Long term outcomes of the vaginally assisted laparoscopic sacrocolpopexy (VALS)
IUGA Academy. Athanasiou S. Jun 30, 2018; 213021; 352 Topic: Pelvic Organ Prolapse
Stavros Athanasiou
Stavros Athanasiou

Access to Premium content is currently a membership benefit.


Click here to join IUGA or renew your membership.

Abstract
Discussion Forum (0)
Rate & Comment (0)

352

Long term outcomes of the vaginally assisted laparoscopic sacrocolpopexy (VALS)

Athanasiou, S1; Zacharakis, D1; Protopapas, A1; Chatzipapas, I1; Pitsouni, E1; Grigoriadis, T1

1: National and Kapodistrian University of Athens

Introduction: Surgical treatment of women with severe uterovaginal prolapse (UVP) remains a complex challenge of current urogynecology (1). Patients with severe UVP suffer from multicompartmental defects, which ideally should be addressed at primary surgery. The vaginally assisted laparoscopic sacrocolpopexy (VALS) is a combined vaginal and laparoscopic surgical approach for the treatment of women with severe UVP (2). During this procedure a vaginal hysterectomy is initially performed, followed by a transvaginal placement of a synthetic mesh, which is suspended laparoscopically on the sacral promontory. The VALS minimizes thus the need of extensive laparoscopic tissue dissections, manipulations and laparoscopic suturing in the deep pelvis and has been shown to be valid and safe with encouraging short-term anatomical and functional outcomes (2).

Objective: To evaluate the long-term anatomical and functional outcomes of the VALS and report the long-term complications. Secondary outcome measures were evaluation of symptoms using condition-specific POP instruments (ICIQ-FLUTS, PFDI-20, PFIQ-7)

Methods: This was a single center prospective study including women who underwent VALS between 09/2007 and 12/2014. The study was given local ethics committee approval and informed consent was obtained from all patients. Inclusion criteria were women with symptomatic stage III or IV vaginal prolapse, with at least 36 months of follow-up. Primary outcome was a “composite surgical success”, defined as: 1) no apical descent greater than one-third into the vaginal canal and no anterior or posterior vaginal wall beyond the hymen (anatomical success) 2) no vaginal bulge symptoms (POPDI-6 question No3) and 3) no re-treatment for prolapse recurrence.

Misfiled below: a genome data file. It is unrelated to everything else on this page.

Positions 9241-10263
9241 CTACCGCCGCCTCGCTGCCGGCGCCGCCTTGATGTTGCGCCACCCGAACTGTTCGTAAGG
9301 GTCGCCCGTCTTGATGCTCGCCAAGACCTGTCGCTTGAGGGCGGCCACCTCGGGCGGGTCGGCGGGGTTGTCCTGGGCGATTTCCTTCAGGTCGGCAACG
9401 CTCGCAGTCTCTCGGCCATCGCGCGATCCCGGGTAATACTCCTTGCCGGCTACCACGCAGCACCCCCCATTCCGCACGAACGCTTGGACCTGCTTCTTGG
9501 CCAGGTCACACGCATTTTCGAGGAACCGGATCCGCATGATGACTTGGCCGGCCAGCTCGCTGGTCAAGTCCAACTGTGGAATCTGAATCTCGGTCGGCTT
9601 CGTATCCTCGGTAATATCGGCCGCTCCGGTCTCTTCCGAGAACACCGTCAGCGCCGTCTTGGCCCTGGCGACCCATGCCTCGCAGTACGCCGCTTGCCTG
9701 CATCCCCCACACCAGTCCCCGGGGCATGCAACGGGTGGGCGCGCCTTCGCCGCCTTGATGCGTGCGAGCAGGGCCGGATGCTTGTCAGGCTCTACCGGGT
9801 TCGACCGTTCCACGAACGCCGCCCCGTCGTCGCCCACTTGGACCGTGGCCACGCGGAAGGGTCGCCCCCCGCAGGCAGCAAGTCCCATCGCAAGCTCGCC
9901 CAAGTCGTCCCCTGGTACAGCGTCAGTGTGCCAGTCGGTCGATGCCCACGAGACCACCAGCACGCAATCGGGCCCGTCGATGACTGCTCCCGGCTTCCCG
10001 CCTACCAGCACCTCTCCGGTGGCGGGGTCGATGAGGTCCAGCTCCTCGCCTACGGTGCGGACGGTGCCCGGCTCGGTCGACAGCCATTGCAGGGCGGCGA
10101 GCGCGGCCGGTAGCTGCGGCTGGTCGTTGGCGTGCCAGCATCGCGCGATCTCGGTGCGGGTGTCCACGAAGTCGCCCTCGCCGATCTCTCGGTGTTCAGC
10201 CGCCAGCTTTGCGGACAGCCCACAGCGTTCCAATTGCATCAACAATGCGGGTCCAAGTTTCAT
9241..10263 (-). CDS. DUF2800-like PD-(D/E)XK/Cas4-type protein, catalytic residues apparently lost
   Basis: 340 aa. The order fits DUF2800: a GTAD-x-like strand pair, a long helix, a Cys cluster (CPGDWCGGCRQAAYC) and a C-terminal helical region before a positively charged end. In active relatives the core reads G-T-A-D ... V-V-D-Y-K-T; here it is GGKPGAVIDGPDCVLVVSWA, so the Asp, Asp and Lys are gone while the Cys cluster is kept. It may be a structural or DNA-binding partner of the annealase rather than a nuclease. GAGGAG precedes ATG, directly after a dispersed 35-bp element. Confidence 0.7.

Results: 94 patients were included in the study with a median follow-up of 7 years (range 3-10 years) (table 1). The composite surgical success rate was 95.7% (90/94). All POP-Q ICS points showed statistically significant improvement at 7 years apart from TVL, which remained unchanged (table 2). According to our criteria one anatomical recurrence was observed in the posterior compartment, which was surgically managed by posterior colporraphy (reoperation rate 1.1%). Moreover 3/94 (3.2%) women reported vaginal bulge symptoms without having anatomical recurrence. Two patients (2/94, 2.1%) were diagnosed with mesh extrusion at the level of the vaginal cuff. Both were successfully treated with surgical removal of the mesh and vaginal estrogens. A statistically significant improvement was observed in all condition specific questionnaires with the exception of the bowel symptoms (CRAIQ-7) and urge urinary incontinence symptoms (UUI) (tables 3 and 4).

Conclusions: The VALS procedure showed excellent rates of anatomical support, symptomatic relief and low vaginal mesh extrusion rates after a minimum follow-up of 36 months. The VALS appears to be a valid and safe surgical option for treating women severe UVP.

References

  1. Ultrasound Obstet Gynecol 2017;49:404-408.
  2. Int Urogynecol J 2013;24:839-845.

Table 1. Demographics

N (%)

Follow-up, median (range)

Age, median (range)

7 (3-10)

56 (41-73)

Parity

0

0 (0)

1-2

71 (75.5.)

>2

23 (24.54)

BMI, mean (SD)

24.8 (2.6)

Sexually active

70 (74.5)

Preoperative USI

37 (39.4)

Preoperative DO

14 (14.9)

Type of concomitant Surgery

TVT/ TVT-O

37 (39.4)

Anterior / posterior repair

64 (68.1)

Bilateral salpingoophorectomy

54 (57.4)

Table 2. Long term anatomical outcomes of VALS according to POP-Q system.

POP-Q (N=94)

Preoperatively

Median (range)

Postoperatively

median (range)

p-value

Aa

2,5 (-2 to 3)

-2,5 (-3 to -1)

<0.001

Ba

5,0 (-1 to 10)

-2,5 (-3 to -1)

<0.001

Ap

-0,5 (-2.5 to 3)

-3,0 (-3 to 0)

<0.001

Bp

0,0 (-2.5 to 10)

-3,0 (-3 to 0)

<0.001

C

6,0 (0.5 to 11)

-8,0 (-11 to -7)

<0.001

TVL

9,0 (6 to 12)

9,0 (7 to 12)

0.153

GH

4,5 (2 to 6)

3,0 (1.5 to 7)

<0.001

PB

3,0 (2 to 5)

3,0 (2 to 4)

0.004

Table 3. Impact of VALS on pelvic floor symptoms and health-related quality of life based on the median values of the PFDI-20 and PFIQ7 questionnaire.

Pre

Post

P

Median

Median

POPDI6

50,0

4,0

<0.001

CRADI8

12,0

6,0

0.044

UDI6

25,0

8,0

<0.001

PFDI-20

91

20,0

<0.001

UIQ7

9,0

0,0

<0.001

CRAIQ7

0,0

0,0

0.201

POPIQ7

38,0

0,0

<0.001

PFIQ7

52,0

2,0

<0.001

Table 4. Mean values on ICIQ-FLUTS questionnaire items before and after surgery regarding urinary incontinence symptoms.

Pre

Post

P*

Median

Median

Frequency (Fluts 2)

1

1

0.009

Urgency (Fluts 3)

1

0

<0.001

UUI (Fluts 9)

0

0

0.059

SUI (Fluts 11)

1

0

<0.001

Disclosure:

Work supported by industry: no.

Code of conduct/disclaimer available in General Terms & Conditions

By clicking “Accept Terms & all Cookies” or by continuing to browse, you agree to the storing of third-party cookies on your device to enhance your user experience and agree to the user terms and conditions of this learning management system (LMS).

Cookie Settings
Accept Terms & all Cookies